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Public Works

Neighborhood Traffic Management Program Policies

Physical or operational changes to streets will be made only if less intrusive techniques fail to provide relief. Before and after data will be gathered in every situation to evaluate the effectiveness and impact of a traffic management technique. Traffic management seeks to modify the behavior of drivers to what is appropriate for residential streets. The policies governing the intent and application of this program include:

  1. This program applies to existing residential streets that serve single-family residential neighborhoods. The neighborhood must be entirely within Davidson County. This program will work with neighborhood associations not individual citizens to accomplish its goals. A neighborhood association can vary from a long-term established group to a loose association established to accomplish neighborhood improvements.
  2. Cut-through traffic is defined as: traffic having no immediate starting point or destination in the greater residential neighborhood being evaluated. This traffic traditionally flows on the major roadways, but may be finding its way into residential streets.
  3. The amount of re-routed traffic that is acceptable as a result of a traffic management project should be defined on a project-by-project basis. It is not the intent of this program to simply relocate traffic or traffic concerns to other residential streets, although it may be desirable to balance traffic across a network of residential streets.
  4. Emergency vehicle access within and through neighborhoods will be carefully considered in the evaluation of traffic management and must be preserved in a reasonable fashion. It is recognized that certain traffic management techniques may result in increased emergency response times to certain streets and neighborhoods. These impacts must be understood and considered by the neighborhood when developing their traffic management program.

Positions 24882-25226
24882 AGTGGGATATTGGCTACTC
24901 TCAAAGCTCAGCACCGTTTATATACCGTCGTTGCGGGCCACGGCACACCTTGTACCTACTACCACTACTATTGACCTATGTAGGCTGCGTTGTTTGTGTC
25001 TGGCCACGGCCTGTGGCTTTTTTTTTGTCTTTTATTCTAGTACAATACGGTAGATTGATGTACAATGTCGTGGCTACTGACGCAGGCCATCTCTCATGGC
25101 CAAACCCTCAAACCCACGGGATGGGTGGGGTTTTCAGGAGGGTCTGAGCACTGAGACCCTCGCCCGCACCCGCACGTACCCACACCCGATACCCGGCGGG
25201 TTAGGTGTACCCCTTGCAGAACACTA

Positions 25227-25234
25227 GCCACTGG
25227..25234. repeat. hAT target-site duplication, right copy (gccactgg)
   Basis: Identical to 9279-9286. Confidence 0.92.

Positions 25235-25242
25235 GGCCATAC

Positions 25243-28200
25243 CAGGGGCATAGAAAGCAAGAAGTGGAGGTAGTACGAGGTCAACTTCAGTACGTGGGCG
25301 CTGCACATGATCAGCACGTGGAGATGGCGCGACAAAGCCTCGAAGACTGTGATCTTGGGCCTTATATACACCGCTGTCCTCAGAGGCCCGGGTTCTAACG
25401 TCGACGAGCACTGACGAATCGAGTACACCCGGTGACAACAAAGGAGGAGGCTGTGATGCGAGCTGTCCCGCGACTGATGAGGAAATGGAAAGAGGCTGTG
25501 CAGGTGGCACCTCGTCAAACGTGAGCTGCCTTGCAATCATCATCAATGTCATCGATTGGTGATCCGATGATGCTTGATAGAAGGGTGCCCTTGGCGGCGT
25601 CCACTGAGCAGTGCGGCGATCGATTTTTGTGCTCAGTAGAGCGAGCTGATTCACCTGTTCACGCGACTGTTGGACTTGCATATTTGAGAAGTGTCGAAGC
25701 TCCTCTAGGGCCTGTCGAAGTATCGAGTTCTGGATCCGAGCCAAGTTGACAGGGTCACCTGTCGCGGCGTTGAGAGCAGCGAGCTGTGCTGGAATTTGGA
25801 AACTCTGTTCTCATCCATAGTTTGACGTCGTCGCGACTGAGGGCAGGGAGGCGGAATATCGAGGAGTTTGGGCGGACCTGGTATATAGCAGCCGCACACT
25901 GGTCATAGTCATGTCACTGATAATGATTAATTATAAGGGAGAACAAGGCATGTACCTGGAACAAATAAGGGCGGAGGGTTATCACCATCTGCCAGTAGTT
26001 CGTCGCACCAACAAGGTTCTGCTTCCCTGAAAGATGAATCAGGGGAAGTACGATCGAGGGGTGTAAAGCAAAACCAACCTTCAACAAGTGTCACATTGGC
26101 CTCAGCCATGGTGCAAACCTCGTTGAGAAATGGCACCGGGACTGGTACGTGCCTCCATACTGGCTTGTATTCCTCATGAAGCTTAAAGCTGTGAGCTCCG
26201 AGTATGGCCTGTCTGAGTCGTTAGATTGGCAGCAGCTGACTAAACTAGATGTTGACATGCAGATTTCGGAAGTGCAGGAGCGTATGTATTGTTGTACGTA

5. Metro Public Works shall employ a variety of traffic management strategies and techniques to achieve the program objectives. Techniques that have less of an impact to residents will be utilized before harsher techniques are considered. Street conditions will be evaluated before and after use. All locations will begin with education and enforcement. If these efforts do not meet the program goals, physical changes or restrictions to the roadway will be considered.
  6. Traffic management strategies and techniques shall be planned and designed in conformance with sound engineering practices. All plans will be reviewed and approved by Public Works before implementation to ensure that proper engineering guidelines have been followed. Public Works will make changes as necessary to ensure safe, sound engineering principles are implemented.
  7. The traffic management program involves a strategic step approach to neighborhood traffic management. Collector streets in residential areas are essential to neighborhoods. They may be residential roadways, but handle a large amount of volume. We encourage the use of these roadways to relieve congestion on the rest of the neighborhood.